Thinking On Paper

-By Dan dos Santos

I happened across this wonderful excerpt from a 'Mister Rogers' Neighborhood' episode the other day, and I found it's sentiment to be really charming and surprisingly insightful as well.

Although the lesson he is trying to teach is ultimately about the importance of creating something, there is another remarkably astute observation within it...

"Now, I wouldn't have made that if I'd just thought about it."

I often times find myself laying in bed, staring at the ceiling, thinking about what I'm going to paint. In fact, I was doing this just yesterday thinking about a painting I am going to do for an upcoming gallery show curated by Lauren Panepinto. Although I may come up with a good idea or two, it never compares to the ideas I get when I actually put pencil to paper, and let my thinking happen on the page.

When I am actually drawing, and not just thinking about drawing, I stumble across much more interesting concepts. I use that word, 'stumble', very deliberately, as it often seems to me that the best ideas are accidental and I just happen to be witness to them.

These sort of accidents don't happen the same way when you just think about your work. Drawing out your ideas, good or bad, helps you think of them in a more visual manner instead of just a cerebral/narrative one. I found myself making new connections between visual concepts that seem so obvious in retrospect, yet eluded me when they dwelled only in my head. I see the repetition of shapes more, edges matter more, an empty space feels more tangible, and what I choose NOT to draw becomes just as important as what I choose to include.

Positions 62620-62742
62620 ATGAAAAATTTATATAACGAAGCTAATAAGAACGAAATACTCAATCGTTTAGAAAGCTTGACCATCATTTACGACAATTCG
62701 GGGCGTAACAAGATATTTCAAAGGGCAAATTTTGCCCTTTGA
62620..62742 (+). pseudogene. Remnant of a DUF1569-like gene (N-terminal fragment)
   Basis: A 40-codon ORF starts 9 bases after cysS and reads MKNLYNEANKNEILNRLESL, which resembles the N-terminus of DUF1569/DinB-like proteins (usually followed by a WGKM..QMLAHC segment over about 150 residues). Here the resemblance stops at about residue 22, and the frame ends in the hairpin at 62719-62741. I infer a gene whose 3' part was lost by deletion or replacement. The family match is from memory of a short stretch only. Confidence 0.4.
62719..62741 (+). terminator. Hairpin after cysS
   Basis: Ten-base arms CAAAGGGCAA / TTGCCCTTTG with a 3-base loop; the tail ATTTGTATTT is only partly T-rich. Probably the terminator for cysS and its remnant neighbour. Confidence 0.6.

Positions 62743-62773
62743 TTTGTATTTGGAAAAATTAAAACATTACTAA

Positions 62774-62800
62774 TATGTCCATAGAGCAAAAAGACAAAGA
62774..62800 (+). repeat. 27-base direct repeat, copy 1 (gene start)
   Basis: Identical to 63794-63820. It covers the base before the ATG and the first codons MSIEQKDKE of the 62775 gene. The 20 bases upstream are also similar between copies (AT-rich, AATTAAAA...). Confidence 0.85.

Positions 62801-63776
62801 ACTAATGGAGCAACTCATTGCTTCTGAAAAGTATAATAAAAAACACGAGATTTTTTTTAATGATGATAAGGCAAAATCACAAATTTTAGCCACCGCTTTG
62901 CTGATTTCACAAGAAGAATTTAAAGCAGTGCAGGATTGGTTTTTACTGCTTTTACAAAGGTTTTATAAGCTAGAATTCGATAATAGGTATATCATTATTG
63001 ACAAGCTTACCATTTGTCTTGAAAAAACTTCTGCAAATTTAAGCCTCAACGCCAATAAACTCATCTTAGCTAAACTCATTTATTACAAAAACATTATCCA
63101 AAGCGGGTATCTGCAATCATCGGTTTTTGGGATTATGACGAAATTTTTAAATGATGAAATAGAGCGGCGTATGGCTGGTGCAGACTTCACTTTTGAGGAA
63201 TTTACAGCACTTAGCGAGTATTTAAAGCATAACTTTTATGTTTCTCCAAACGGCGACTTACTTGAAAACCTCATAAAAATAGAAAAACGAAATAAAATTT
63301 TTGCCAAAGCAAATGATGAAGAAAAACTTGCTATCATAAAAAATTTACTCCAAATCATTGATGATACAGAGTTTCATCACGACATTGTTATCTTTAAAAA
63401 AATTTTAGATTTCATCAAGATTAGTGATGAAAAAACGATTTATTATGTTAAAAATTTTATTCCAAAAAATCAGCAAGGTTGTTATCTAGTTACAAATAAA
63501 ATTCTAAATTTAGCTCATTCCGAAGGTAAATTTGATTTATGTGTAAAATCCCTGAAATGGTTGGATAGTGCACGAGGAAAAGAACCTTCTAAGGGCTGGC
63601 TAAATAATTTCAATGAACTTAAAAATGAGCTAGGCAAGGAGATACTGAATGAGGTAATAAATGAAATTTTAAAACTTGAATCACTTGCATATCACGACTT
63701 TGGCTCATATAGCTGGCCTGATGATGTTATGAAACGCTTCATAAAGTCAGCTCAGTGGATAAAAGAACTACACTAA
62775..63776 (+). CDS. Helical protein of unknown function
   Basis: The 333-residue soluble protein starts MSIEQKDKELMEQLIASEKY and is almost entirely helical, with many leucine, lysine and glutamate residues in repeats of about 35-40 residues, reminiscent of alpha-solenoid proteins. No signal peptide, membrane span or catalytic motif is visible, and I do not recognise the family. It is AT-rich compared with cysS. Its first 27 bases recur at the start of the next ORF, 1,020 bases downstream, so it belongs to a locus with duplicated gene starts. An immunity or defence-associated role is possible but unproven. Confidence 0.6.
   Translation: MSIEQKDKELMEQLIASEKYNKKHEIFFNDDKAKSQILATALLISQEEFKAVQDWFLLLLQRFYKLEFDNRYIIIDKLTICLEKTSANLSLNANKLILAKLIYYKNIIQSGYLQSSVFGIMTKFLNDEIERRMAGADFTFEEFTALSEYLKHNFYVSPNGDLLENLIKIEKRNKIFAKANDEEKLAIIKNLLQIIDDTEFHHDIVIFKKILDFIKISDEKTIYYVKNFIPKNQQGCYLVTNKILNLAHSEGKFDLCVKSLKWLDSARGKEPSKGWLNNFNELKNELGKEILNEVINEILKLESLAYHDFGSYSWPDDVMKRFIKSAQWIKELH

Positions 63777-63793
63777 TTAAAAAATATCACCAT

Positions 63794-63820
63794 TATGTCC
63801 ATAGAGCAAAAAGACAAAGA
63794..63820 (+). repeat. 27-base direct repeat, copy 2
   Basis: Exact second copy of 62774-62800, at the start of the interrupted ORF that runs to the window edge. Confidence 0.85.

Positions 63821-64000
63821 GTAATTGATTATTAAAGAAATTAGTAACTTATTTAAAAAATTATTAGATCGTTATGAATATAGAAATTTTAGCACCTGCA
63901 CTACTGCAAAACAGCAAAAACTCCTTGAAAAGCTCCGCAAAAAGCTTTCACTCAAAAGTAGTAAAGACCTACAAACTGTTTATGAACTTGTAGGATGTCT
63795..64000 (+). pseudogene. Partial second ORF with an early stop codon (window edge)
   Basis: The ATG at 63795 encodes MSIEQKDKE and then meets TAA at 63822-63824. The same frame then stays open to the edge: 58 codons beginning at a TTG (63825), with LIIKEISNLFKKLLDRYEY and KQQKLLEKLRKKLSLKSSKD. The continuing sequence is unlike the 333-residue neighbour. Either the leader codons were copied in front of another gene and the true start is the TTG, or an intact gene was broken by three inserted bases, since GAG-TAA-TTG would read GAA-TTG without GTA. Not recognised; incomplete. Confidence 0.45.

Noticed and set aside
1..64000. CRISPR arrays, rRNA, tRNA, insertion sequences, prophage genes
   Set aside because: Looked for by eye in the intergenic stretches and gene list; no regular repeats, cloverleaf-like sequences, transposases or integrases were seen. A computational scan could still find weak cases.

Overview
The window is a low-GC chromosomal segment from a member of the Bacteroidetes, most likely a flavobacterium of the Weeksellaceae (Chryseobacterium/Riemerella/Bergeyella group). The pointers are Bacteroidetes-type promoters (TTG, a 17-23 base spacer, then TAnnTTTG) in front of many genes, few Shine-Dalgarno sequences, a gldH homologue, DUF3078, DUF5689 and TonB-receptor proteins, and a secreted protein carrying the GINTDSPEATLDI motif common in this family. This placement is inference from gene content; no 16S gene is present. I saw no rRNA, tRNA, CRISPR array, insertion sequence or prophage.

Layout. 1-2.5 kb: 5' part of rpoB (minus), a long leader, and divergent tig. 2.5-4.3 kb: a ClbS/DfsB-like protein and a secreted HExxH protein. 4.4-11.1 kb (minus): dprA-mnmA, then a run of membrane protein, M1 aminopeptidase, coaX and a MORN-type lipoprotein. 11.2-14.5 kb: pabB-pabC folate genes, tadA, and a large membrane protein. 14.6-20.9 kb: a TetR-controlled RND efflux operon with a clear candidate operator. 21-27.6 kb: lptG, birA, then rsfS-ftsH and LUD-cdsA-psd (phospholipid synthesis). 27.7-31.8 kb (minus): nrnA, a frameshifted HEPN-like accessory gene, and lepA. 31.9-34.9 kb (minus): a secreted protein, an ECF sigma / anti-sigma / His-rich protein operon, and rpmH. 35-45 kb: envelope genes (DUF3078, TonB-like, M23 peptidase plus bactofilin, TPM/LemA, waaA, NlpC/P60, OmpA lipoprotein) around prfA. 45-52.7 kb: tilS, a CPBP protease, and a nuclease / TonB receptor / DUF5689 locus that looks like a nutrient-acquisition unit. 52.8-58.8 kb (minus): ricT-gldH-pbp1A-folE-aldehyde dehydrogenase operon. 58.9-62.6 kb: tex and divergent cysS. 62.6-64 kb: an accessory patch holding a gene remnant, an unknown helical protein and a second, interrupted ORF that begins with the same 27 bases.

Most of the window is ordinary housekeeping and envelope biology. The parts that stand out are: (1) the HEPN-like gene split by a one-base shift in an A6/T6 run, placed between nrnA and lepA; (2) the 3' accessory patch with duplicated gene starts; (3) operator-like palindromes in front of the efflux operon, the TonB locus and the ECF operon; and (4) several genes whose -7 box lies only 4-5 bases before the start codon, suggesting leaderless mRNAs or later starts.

The process of physically drawing something engages not only your mind, but your eyes and your hands as well. It seems to me that all of this additional sensory input can't help but to inspire you better than just thought alone.

So I encourage you all, whether you work digitally or traditionally, the next time you are coming up with a concept, pick up a real pencil and do your thinking on the paper, not in your head.